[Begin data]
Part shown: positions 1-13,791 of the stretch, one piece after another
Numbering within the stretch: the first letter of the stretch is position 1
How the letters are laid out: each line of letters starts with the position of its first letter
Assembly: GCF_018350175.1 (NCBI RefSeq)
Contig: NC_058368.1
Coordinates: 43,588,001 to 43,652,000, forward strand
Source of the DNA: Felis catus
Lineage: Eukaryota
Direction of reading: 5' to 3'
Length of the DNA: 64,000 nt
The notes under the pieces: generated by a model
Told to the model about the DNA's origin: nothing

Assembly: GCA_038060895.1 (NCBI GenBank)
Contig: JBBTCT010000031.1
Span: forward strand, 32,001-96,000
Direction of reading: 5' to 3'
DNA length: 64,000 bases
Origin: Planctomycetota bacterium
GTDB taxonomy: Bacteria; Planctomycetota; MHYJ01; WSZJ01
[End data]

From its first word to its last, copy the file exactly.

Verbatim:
Part shown: positions 1-13,791 of the stretch, one piece after another
Numbering within the stretch: the first letter of the stretch is position 1
How the letters are laid out: each line of letters starts with the position of its first letter
Assembly: GCF_018350175.1 (NCBI RefSeq)
Contig: NC_058368.1
Coordinates: 43,588,001 to 43,652,000, forward strand
Source of the DNA: Felis catus
Lineage: Eukaryota
Direction of reading: 5' to 3'
Length of the DNA: 64,000 nt
The notes under the pieces: generated by a model
Told to the model about the DNA's origin: nothing

Assembly: GCA_038060895.1 (NCBI GenBank)
Contig: JBBTCT010000031.1
Span: forward strand, 32,001-96,000
Direction of reading: 5' to 3'
DNA length: 64,000 bases
Origin: Planctomycetota bacterium
GTDB taxonomy: Bacteria; Planctomycetota; MHYJ01; WSZJ01